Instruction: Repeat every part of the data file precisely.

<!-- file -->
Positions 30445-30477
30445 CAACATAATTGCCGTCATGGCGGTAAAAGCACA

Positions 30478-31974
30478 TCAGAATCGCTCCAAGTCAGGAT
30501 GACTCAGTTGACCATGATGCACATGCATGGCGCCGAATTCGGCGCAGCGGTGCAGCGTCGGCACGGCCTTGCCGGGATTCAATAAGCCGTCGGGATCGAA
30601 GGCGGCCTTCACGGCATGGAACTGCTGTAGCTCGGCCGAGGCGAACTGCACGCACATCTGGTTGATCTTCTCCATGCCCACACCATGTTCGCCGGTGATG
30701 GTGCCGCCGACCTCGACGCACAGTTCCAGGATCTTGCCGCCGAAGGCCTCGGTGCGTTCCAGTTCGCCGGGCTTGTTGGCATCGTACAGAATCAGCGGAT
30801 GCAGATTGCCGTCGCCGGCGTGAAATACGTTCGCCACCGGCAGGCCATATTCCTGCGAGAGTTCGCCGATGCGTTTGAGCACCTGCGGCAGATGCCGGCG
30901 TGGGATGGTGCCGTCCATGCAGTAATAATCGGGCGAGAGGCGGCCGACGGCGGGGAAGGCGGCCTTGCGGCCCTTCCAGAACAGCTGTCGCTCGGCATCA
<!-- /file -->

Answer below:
Positions 30445-30477
30445 CAACATAATTGCCGTCATGGCGGTAAAAGCACA

Positions 30478-31974
30478 TCAGAATCGCTCCAAGTCAGGAT
30501 GACTCAGTTGACCATGATGCACATGCATGGCGCCGAATTCGGCGCAGCGGTGCAGCGTCGGCACGGCCTTGCCGGGATTCAATAAGCCGTCGGGATCGAA
30601 GGCGGCCTTCACGGCATGGAACTGCTGTAGCTCGGCCGAGGCGAACTGCACGCACATCTGGTTGATCTTCTCCATGCCCACACCATGTTCGCCGGTGATG
30701 GTGCCGCCGACCTCGACGCACAGTTCCAGGATCTTGCCGCCGAAGGCCTCGGTGCGTTCCAGTTCGCCGGGCTTGTTGGCATCGTACAGAATCAGCGGAT
30801 GCAGATTGCCGTCGCCGGCGTGAAATACGTTCGCCACCGGCAGGCCATATTCCTGCGAGAGTTCGCCGATGCGTTTGAGCACCTGCGGCAGATGCCGGCG
30901 TGGGATGGTGCCGTCCATGCAGTAATAATCGGGCGAGAGGCGGCCGACGGCGGGGAAGGCGGCCTTGCGGCCCTTCCAGAACAGCTGTCGCTCGGCATCA